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I've failed at postponing "do what you love"

Discussion in 'General Entrepreneur Discussion' started by srodrigo, Oct 9, 2018.

  1. srodrigo
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    srodrigo New Contributor Read Millionaire Fastlane I've Read UNSCRIPTED

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    I've read both books by MJ, and I fully agree with get rich first, do what you love later. I've spent one long year trying, but I have failed.

    As a software developer, my original plan was to build SaaS or mobile apps that would solve people's problems. But deep inside, what I wanted to do is to make video games, which actually are one of the possible fastlane products listed on the books, but at the moment the entry barrier is much lower than say 10 years ago (there are professional tools for free or peanuts) and the market is quite flooded in most platforms (getting worse every year), which is starting to seriously violate the commandment of entry. It is possible to make a hit and then f*ck money, but it's very very rare. Most indie devs make very little money with good or very good games that take many months, sometimes years, to be made. This is scary from the economical point of view. But even given all these problems, I still want to go for it.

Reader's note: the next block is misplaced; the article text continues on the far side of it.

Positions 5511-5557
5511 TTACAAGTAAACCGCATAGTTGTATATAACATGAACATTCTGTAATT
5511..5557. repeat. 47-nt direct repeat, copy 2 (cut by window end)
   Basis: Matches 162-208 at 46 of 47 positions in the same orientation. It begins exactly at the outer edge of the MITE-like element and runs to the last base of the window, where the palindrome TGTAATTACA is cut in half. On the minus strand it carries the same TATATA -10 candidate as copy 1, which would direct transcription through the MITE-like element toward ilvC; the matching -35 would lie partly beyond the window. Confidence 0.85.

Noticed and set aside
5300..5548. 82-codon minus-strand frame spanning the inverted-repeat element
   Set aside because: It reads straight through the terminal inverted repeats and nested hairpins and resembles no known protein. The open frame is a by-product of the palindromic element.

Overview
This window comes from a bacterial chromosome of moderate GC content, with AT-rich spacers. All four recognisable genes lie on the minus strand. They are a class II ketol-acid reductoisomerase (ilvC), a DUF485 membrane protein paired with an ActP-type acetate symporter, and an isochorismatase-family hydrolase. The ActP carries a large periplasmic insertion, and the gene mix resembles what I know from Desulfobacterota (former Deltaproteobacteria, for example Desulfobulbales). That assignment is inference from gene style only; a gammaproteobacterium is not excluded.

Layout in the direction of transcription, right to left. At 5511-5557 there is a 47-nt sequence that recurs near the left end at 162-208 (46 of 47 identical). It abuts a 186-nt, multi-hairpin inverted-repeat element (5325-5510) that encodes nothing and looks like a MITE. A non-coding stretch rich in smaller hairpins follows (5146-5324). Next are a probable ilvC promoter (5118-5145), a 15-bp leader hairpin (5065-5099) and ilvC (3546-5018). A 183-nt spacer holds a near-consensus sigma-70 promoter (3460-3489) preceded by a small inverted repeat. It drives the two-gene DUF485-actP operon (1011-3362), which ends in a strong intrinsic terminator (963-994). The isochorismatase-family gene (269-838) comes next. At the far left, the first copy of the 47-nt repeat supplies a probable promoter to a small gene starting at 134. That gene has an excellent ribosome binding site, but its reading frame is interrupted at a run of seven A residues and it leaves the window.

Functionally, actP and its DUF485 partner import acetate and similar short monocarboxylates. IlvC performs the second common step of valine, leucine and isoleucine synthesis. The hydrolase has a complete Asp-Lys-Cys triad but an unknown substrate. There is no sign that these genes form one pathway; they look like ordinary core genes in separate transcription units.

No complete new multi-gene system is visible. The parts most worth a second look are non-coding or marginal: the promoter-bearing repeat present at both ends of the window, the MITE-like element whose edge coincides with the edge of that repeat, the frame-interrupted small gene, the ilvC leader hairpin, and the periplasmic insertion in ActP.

Also, games need decent art and music. I can make music, and I'm learning how to make art (which, for the style of games I want to make, it's not as difficult as creating realistic art, so I don't need to be Leonardo's second coming), but an MVP for a game takes months to make, usually. Even trying the landing page approach would be very tricky, as you still need decent art to catch people's attention, and even that doesn't describe how much value (entertainment) the game would offer (you need something playable), compared to a landing page for a web/mobile app (which can basically be a few screenshots and a list of problems that will solve). So the "validate the idea, then make an MVP in 1-2 weeks, release, and iterate" doesn't really apply here, as the first iteration is much slower (you need at least something playable with close-to-final art, even if it's just a vertical slice - e.g. one level of the game, which takes a non-trivial amount of time).

    But there are also ways to make money around making video games (not only actually making them), such as courses, books, tools, etc. And freelancing is an option (although I would make far less money to start with than building other kind of software where I have more experience, but it would be good practice) in the meantime while keeping trying to make a game that sales well.

    As a road to freedom, I feel sort of guilty for choosing a kind of business that it's only in the edge of being fastlane, instead of a more common/predictable one, as games are actually considered closer to art than to normal software products. This doesn't mean that I can't prototype and validate other ideas while making a game that will take months though.

    Any advice would be appreciated.
     
  2. Envision
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    Envision Platinum Contributor Read Millionaire Fastlane I've Read UNSCRIPTED FASTLANE INSIDER Speedway Pass Summit Attendee